With the global economy likely to enter its seventh year of below-average growth this year, State Street Global Advisors chief economist Christopher Probyn has cast doubt over the near-term efficacy of Mr Trump’s promised fiscal spending.
“I am not really bearish but I am sceptical that inflation is going to take off,” Mr Probyn told nestegg.com.au.
“When the unemployment rate is at 4.7 per cent [and] wage inflation is at 2.9 per cent, I have come to the conclusion that maybe this is a little too large, too late in the business cycle to be at its best.”
While it has been anticipated that Mr Trump’s fiscal spending would kick-start global growth, Mr Probyn said it was unlikely the US would see the 3 per cent growth that has been speculated.
“I think this is the key issue in the global economy [but] it is not big enough to get it to 3 per cent,” he said.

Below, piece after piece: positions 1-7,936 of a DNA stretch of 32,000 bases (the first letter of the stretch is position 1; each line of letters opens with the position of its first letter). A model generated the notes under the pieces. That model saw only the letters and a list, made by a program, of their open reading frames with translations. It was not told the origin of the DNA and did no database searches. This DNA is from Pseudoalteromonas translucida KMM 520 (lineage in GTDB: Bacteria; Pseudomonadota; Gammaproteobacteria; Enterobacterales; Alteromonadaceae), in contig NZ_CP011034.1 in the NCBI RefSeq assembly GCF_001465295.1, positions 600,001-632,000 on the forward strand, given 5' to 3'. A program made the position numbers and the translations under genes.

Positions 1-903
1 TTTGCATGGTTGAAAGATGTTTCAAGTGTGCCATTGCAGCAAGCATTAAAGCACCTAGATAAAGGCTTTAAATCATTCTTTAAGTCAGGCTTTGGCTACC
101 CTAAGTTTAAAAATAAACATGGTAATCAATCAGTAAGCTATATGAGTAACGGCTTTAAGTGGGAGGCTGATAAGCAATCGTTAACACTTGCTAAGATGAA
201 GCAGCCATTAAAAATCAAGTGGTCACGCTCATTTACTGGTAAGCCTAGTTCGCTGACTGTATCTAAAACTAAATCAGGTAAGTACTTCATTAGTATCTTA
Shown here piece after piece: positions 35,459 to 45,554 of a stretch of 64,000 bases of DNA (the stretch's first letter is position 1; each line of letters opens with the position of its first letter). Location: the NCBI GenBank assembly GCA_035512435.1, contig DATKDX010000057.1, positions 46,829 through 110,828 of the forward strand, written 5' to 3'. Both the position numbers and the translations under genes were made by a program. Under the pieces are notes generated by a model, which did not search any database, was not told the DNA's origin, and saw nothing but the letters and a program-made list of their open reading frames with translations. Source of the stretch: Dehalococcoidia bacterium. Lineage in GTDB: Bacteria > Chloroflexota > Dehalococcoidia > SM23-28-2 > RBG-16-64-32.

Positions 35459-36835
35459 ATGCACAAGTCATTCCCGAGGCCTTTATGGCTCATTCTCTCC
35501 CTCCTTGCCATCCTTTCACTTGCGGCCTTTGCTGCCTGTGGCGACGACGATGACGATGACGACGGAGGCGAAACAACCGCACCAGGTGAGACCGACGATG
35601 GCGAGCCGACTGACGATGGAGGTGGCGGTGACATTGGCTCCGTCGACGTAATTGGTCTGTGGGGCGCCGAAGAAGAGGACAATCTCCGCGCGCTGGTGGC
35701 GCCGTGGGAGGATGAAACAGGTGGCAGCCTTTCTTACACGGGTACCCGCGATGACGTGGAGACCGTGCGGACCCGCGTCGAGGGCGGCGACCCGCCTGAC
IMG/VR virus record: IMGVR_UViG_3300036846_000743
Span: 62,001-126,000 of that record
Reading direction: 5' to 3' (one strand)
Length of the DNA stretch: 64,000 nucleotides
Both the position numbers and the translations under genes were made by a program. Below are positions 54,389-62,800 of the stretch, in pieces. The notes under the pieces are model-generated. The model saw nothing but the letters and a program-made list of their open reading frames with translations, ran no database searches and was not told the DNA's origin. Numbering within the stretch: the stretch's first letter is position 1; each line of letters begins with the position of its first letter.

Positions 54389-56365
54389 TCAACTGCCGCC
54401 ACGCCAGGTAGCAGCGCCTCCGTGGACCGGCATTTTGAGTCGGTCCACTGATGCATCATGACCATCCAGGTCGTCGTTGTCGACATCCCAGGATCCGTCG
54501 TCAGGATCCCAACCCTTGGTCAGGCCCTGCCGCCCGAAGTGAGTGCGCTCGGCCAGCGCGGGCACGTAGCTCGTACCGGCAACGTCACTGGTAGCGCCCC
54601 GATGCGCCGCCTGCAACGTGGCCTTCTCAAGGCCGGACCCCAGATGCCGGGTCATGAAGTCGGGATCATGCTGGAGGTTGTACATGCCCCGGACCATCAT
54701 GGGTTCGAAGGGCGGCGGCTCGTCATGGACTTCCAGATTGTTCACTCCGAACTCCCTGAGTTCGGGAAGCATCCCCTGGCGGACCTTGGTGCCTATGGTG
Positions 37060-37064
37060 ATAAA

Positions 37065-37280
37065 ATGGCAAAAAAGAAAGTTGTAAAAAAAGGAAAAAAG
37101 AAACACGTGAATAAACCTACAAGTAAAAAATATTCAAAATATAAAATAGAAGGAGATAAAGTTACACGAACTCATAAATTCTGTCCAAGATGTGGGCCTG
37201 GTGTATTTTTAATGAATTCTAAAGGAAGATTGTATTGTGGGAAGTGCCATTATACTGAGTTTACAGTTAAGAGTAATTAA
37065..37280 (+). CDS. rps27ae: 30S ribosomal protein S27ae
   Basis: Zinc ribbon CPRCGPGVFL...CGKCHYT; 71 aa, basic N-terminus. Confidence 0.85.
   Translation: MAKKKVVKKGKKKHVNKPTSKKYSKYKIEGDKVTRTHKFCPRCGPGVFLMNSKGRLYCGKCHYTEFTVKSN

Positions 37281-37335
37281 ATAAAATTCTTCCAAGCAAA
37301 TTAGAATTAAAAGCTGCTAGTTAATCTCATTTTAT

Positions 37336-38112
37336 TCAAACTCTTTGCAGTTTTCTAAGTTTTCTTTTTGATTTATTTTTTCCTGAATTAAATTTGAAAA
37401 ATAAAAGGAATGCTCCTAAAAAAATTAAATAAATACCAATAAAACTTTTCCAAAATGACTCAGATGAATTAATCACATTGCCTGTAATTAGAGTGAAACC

“I’m on an economic advisory commission for the US Bankers Association and we looked at a range of estimates and there was only one person who thought he could get it to 3 per cent.”
However, Mr Probyn remained bullish about the possibility of the US Federal Reserve raising rates, striking a mix of fiscal and monetary policy that would be inflationary over the longer term.
“My base view is if he gets his fiscal stimulus, then we could see three rate hikes this year and much of the fiscal stimulus will begin to have a larger effect at the start of next year, presaging perhaps three more hikes next year,” he said.
“The US is just 16 per cent of the global economy so I don’t believe that the kick can be large enough to transform the global economy, but it can be large enough to transform the mix in the United States.”